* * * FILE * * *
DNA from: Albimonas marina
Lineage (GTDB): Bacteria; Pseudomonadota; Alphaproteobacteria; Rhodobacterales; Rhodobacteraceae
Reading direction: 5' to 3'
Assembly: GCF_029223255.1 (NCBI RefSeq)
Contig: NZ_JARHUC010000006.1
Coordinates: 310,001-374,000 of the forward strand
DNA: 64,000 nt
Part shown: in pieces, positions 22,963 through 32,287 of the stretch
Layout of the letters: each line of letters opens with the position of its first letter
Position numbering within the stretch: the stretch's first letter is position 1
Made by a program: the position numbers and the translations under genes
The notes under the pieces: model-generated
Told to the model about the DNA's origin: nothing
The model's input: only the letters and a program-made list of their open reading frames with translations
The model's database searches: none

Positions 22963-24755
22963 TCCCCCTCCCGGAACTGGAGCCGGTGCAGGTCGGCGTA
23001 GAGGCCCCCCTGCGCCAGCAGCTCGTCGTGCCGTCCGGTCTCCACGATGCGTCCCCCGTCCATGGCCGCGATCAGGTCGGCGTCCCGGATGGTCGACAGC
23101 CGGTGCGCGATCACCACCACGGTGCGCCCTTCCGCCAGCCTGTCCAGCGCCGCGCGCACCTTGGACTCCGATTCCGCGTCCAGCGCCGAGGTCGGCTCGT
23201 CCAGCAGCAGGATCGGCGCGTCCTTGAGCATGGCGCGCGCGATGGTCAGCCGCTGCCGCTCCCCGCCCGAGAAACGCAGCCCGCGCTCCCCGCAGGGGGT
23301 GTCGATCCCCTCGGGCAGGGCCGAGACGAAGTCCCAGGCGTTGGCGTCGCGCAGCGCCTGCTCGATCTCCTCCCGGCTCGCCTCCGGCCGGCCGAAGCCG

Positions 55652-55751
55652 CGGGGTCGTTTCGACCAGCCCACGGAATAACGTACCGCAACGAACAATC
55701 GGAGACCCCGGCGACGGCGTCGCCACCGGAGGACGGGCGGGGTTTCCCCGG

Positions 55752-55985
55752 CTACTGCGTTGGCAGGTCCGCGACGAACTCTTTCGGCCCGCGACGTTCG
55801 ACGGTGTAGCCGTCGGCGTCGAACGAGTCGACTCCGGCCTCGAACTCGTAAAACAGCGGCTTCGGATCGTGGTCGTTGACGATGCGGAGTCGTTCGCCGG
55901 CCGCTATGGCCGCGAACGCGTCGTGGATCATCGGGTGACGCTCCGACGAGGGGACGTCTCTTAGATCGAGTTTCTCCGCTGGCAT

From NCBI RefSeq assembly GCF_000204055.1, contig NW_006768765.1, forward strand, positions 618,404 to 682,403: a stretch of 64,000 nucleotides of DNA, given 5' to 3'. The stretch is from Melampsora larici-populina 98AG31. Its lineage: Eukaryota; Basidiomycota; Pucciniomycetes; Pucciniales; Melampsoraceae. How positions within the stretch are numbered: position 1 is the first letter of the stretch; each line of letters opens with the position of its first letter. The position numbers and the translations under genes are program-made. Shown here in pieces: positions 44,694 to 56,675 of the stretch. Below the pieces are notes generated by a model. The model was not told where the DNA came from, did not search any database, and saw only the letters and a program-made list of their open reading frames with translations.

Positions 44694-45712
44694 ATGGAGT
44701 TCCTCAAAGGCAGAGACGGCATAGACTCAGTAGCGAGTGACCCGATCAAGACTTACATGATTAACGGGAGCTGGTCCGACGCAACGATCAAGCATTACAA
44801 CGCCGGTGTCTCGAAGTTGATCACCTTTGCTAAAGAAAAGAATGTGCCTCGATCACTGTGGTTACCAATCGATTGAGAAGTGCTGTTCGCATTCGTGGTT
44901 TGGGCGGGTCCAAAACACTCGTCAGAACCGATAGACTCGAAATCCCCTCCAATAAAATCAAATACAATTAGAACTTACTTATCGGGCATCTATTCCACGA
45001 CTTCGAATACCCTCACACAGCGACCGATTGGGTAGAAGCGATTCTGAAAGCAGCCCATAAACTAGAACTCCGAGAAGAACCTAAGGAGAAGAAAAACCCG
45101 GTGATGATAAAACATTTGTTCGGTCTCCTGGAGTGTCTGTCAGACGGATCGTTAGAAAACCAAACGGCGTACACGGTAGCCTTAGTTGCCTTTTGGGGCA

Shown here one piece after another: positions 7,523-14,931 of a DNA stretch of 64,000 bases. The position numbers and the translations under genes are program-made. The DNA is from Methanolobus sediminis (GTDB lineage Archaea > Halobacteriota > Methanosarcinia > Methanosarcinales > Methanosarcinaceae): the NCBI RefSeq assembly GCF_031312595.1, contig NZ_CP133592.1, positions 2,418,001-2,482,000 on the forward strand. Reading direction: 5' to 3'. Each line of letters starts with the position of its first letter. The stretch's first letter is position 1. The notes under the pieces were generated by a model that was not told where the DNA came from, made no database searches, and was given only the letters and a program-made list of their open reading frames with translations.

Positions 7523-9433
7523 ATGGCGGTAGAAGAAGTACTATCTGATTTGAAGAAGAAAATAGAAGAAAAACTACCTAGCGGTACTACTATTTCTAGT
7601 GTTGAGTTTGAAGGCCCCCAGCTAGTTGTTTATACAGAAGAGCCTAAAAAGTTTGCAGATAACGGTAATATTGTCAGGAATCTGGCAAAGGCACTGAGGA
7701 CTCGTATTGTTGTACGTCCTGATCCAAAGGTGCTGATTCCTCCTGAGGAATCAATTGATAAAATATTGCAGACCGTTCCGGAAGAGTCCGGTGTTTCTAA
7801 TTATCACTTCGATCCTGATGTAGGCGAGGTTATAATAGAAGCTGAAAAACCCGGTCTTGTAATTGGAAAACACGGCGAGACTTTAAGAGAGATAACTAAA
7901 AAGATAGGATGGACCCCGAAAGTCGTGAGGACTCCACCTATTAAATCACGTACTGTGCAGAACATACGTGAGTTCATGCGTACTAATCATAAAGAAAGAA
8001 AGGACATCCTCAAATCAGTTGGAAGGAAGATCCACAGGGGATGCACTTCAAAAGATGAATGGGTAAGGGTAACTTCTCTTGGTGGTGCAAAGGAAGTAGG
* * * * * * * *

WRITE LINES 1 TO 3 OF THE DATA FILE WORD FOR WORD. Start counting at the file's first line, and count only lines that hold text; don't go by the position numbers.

DNA from: Albimonas marina
Lineage (GTDB): Bacteria; Pseudomonadota; Alphaproteobacteria; Rhodobacterales; Rhodobacteraceae
Reading direction: 5' to 3'